As temperatures heat up this summer, Phoenix homeowners will be cranking down their AC systems to stay cool. But that can get expensive. What if we told you there were other (less expensive) ways to keep your home cool?
Ways to keep your home cool without turning your AC down, include:
Below, we’ll explain how each of these tips can help keep cold air in your home and heat out...so that your home stays cool and your energy bills don't increase during the summer months.
Trying to cool your home via your AC system but having issues? We can help! Our team of pros is trained to diagnose and repair any AC issue. Learn more about our AC repairs or…
While all drapes can help block heat from entering a room, medium-color drapes work the best.
According to energy.gov, “Studies demonstrate that medium-colored draperies with white-plastic backings can reduce heat gains by 33%.”
You should also look for drapes made out of lighter fabrics, like cotton. These will help block heat from the sun as opposed to absorbing it (like denser fabrics, such as velvet).
A lot of heat can come through your windows, increasing the internal temperature of your home.
In fact, heat gain through windows accounts for 25%-30% of cooling energy use, according to Energy.gov.
By keeping blinds closed, you can help prevent this heat from entering your home, keeping your room temperature cooler.
If you need to keep some blinds open, you should only open blinds on windows that are not directly facing the sun (north or south-facing windows). This way the heat intake won’t be as powerful as windows that face east/west.
Fans are a great way to cool down when it’s warm in your home. Instead of producing cool air, like your AC system, a fan circulates air to help evaporate the sweat from your skin, making you feel cooler.
You can turn on a ceiling fan or buy inexpensive standing fans to help alleviate discomfort from a warmer temperature.
During the summer, you also want to make sure your fan is spinning counter-clockwise.
When your fan is spinning in this direction, it pushes cooler air down, cooling your room.
In the winter, you should do the opposite (set your fan to run clockwise). This pushes cool air up towards the ceiling and helps distribute heat.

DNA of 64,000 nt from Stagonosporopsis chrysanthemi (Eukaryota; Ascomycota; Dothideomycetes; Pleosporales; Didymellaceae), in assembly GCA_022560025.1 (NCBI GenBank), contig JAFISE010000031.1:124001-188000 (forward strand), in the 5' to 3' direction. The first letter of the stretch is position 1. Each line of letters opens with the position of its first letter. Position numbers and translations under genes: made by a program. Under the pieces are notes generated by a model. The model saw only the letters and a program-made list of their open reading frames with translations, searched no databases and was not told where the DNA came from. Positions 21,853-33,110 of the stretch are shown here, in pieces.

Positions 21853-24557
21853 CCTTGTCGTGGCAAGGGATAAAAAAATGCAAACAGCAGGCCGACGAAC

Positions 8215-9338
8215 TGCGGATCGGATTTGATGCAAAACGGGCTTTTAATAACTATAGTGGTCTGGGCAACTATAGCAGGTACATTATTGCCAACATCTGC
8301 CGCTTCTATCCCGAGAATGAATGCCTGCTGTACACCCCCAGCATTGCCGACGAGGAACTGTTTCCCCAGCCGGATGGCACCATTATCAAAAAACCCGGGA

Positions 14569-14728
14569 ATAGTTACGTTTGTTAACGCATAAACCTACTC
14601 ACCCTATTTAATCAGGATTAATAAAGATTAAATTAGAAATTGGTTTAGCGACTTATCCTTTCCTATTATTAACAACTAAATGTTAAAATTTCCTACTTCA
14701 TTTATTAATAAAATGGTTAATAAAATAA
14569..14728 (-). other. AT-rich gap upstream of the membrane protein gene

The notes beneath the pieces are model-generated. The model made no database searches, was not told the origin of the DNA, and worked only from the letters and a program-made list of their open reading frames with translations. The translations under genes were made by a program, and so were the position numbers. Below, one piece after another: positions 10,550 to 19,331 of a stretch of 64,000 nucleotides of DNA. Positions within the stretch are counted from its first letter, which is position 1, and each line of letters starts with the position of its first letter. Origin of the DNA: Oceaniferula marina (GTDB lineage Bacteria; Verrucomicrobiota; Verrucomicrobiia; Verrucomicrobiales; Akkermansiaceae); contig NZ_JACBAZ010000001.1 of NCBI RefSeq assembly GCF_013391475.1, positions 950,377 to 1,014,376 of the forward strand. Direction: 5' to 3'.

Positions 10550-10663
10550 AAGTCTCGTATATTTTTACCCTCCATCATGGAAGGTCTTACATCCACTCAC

You can see which setting your fan is on (and change the direction) by moving the switch on your fan.
In extreme scenarios of heat, you can get your clothes wet and sit in front of or near a fan. This is called evaporative cooling, and can really help if your AC is out and you are waiting for a professional to arrive and fix it.
Note: Just remember to turn your fan off when you leave the room. Like we mentioned above, fans don’t actually produce cool air, they just circulate air around the room. If you leave the fan on when you’re gone, it won’t cool your space, it will just use energy and potentially increase your cooling bill.
Lights may seem like they have little to no impact on the temperature of your room, but turning them off can help you keep your space cool.
In fact, according to energy.gov, 90% of the energy that incandescent lights use is given off as heat. Which means, if you leave these lights on when you’re not using them, your room is likely warming up for no reason.
If you want to keep a room cooler during the summer, turning your lights off is a great way to help.
Extra benefit: This tip not only helps keep your room cool, but it also saves energy which could save you money on monthly energy bills.
Note: If you have LED lighting, you probably don’t need to worry about wasted money or increased heat. According to ENERGY STAR, the light from LED bulbs does not create additional heat in a room. And because these light bulbs are already so energy-efficient, you won’t see a significant change in energy cost by leaving them on.
If you want to decrease monthly costs and make sure that your AC is running as efficiently as possible, schedule an AC check-up with a professional. We offer a 21-point check up for only $79.95 that includes:*
*For a full list of the services included in our AC check-ups, visit our AC check-up page.